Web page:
On August 2, 2010, we reported the Federal Court of Appeal’s decision between Eli Lilly and Novopharm concerning olanzapine. Novopharm moved for reconsideration of that judgment. The original order granted by the Court of Appeal set aside the order of the Federal Court, including the paragraph granting Novopharm damages pursuant to Section 8 of the Patented Medicines (Notice of Compliance) Regulations and its costs. The Court of Appeal stated that Novopharm and Lilly came to an agreement as to the quantum of costs, and that agreement was enshrined in a further Order, which was not appealed.
The Court refused Novopharm’s motion for reconsideration, however, provided some additional comments as to how the Federal Court’s judgment should be interpreted in light of the Court of Appeal’s decision. The Court of Appeal confirmed that costs were not granted to Lilly at the trial, as its order only stated that the appeal was allowed with costs. The Court of Appeal further confirmed that at present, there is no order awarding any party the costs of the trial. The Court of Appeal cannot set aside the subsequent order enshrining the amount of costs, as it was not appealed. Thus, the Trial Judge must determine what should be done (if anything) to deal with the fact that costs were assessed and paid before the costs award was set aside.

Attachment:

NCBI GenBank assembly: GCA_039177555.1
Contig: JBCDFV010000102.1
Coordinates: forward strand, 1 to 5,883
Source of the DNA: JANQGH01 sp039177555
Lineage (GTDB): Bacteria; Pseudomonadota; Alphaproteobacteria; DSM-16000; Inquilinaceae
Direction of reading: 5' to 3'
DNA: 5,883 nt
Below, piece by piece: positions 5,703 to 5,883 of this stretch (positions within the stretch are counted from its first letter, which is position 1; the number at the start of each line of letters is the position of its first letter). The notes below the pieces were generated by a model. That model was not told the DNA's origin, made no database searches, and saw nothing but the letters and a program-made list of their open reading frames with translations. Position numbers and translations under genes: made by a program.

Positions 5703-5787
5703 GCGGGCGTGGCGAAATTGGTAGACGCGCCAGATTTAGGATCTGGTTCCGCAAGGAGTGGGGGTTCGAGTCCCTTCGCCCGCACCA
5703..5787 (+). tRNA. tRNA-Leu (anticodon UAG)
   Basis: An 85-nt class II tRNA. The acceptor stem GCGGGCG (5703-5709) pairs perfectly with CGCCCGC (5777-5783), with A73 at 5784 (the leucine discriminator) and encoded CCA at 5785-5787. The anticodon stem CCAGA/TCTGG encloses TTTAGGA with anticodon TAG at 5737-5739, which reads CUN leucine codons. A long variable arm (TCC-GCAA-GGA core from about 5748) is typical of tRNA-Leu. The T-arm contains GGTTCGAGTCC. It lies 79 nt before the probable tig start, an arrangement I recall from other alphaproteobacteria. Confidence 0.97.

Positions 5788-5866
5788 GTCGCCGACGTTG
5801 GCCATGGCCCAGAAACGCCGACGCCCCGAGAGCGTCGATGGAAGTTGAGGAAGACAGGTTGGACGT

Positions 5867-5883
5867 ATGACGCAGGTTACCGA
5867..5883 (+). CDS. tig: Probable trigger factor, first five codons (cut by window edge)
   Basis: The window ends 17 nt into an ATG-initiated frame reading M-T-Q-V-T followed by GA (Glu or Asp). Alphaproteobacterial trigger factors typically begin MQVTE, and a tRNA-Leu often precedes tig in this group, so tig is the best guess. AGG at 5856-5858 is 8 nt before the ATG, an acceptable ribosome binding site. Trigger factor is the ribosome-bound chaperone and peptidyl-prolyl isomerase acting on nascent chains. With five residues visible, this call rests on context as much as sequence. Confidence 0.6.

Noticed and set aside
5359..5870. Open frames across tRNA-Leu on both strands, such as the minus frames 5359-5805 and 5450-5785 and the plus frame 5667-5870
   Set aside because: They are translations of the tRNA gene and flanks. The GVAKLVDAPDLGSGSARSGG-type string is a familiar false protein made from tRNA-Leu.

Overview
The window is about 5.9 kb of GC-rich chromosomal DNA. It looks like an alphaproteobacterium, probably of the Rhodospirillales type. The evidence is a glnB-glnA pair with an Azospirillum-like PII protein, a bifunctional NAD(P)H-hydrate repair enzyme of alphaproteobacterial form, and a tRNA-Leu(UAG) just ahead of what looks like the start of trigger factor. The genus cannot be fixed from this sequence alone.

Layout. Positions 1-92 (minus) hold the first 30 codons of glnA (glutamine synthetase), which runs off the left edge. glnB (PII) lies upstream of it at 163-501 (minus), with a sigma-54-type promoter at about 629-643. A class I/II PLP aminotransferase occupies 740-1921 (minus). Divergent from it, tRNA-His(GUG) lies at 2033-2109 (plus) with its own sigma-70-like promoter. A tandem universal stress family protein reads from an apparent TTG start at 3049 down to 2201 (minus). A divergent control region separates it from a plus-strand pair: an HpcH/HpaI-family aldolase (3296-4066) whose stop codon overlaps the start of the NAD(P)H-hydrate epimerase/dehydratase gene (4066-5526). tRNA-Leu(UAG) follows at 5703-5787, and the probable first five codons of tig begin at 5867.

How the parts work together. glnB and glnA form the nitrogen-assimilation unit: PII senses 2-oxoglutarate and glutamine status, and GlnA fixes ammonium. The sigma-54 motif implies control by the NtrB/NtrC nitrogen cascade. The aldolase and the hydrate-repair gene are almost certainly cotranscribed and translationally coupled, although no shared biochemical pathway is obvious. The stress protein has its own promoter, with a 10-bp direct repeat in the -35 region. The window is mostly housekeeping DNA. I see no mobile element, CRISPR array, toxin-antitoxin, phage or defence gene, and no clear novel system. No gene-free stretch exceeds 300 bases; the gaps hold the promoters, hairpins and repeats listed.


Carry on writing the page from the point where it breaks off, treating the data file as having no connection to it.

The Court of Appeal also states that the Federal Court’s order as to Section 8 damages does nothing more than confirm that Novopharm’s claim for Section 8 damages will be dealt with in the second phase of the bifurcated trial. The Federal Court of Appeal’s judgment has no effect on Novopharm’s rights to have that claim determined at that time nor does it deprive the Federal Court of its jurisdiction to determine Novopharm’s claim.